When it comes to finding a one-stop shopping experience for a cyber-criminal it's hard to find a better target than an educational institution.
What makes these organisations such an inviting target is schools, both those of higher education and local school districts, hold in one place all the types of data prized by hackers, health care information, student and employee personally identifiable information (PII), research and even payment card data, according to a report by ESET researcher Lisa Myers.
The exact number of compromised records this has led to is not fully known.
“According to the Privacy Rights Clearinghouse, there were only 19 breaches in the education sector in 2016, comprising fewer than 65,000 records. But of these 19 breaches, 11 report an unknown number of records accessed, so their totals were not included,” Myers cited, noting that an additional 613,000 records were breached in five other incidents that were not included in the report.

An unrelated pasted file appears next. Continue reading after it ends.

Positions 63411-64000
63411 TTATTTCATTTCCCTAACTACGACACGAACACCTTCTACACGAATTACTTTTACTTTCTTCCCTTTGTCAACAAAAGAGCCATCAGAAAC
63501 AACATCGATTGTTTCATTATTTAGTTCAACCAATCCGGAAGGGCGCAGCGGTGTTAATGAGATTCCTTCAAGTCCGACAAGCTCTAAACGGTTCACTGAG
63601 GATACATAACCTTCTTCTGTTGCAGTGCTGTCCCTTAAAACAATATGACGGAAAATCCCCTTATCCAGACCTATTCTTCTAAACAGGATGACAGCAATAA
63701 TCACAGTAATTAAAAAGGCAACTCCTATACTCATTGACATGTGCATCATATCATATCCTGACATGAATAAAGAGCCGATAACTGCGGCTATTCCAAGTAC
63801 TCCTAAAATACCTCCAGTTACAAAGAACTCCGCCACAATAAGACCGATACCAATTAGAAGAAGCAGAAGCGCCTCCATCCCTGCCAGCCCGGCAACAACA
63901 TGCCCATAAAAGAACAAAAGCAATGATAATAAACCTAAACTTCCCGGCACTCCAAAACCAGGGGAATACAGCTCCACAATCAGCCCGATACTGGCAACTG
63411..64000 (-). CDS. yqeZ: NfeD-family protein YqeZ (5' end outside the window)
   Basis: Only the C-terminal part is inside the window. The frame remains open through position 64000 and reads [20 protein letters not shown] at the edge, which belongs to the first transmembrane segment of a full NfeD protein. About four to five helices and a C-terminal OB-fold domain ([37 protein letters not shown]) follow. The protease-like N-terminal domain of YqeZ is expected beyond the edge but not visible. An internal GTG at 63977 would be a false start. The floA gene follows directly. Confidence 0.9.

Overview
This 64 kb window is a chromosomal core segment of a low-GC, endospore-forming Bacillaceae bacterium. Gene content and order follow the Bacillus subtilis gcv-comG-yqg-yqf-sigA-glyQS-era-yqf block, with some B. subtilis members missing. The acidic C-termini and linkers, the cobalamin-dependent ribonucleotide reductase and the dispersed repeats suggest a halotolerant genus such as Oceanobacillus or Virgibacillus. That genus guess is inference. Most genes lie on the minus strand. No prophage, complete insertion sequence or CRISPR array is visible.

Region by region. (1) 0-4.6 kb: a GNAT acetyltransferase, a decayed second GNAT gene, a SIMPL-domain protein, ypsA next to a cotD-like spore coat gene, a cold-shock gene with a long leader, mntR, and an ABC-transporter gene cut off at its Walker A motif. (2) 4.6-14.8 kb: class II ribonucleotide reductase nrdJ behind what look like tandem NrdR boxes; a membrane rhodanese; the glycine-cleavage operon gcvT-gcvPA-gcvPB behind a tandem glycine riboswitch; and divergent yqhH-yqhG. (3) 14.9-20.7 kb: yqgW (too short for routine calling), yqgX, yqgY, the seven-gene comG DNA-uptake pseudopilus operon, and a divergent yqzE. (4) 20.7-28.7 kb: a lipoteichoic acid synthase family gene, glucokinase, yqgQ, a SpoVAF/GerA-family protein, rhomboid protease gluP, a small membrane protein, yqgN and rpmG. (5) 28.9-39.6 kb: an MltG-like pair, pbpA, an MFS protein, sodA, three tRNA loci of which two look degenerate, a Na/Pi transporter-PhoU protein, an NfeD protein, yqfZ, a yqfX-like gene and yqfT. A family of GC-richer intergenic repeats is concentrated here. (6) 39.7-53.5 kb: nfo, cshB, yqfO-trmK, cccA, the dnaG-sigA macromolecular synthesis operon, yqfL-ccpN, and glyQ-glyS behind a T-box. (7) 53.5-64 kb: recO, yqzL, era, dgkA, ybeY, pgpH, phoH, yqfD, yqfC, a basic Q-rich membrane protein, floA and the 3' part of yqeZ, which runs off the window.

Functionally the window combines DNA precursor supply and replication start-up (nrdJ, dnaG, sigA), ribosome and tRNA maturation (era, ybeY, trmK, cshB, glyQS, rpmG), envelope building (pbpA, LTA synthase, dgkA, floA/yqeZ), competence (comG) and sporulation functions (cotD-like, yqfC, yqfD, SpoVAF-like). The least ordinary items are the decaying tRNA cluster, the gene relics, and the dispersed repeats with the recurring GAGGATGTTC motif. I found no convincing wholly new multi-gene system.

This figure is likely to climb this year as so far in 2017 there have been dozens of educational institutions breached, primarily through W-2 phishing scams.
Although the W-2 attacks target worker tax PII, Myers noted that children are also high on a cyber-criminals' target list.
Myers listed a number of basic security steps educational organisations should take to secure the data to which they are entrusted, including updating installed software, network segmentation, require stronger authentication and authorisation and encryption. But focusing on the human aspect of the equation maybe the most important.
“With research showing that 52 percent of data breaches is a result of user error, it is important to make it mandatory for employees to take part in some sort of cyber education, she wrote.
She also suggested that staffers need oversight and should be checked to see if they function in a safe manner and if so they should be rewarded.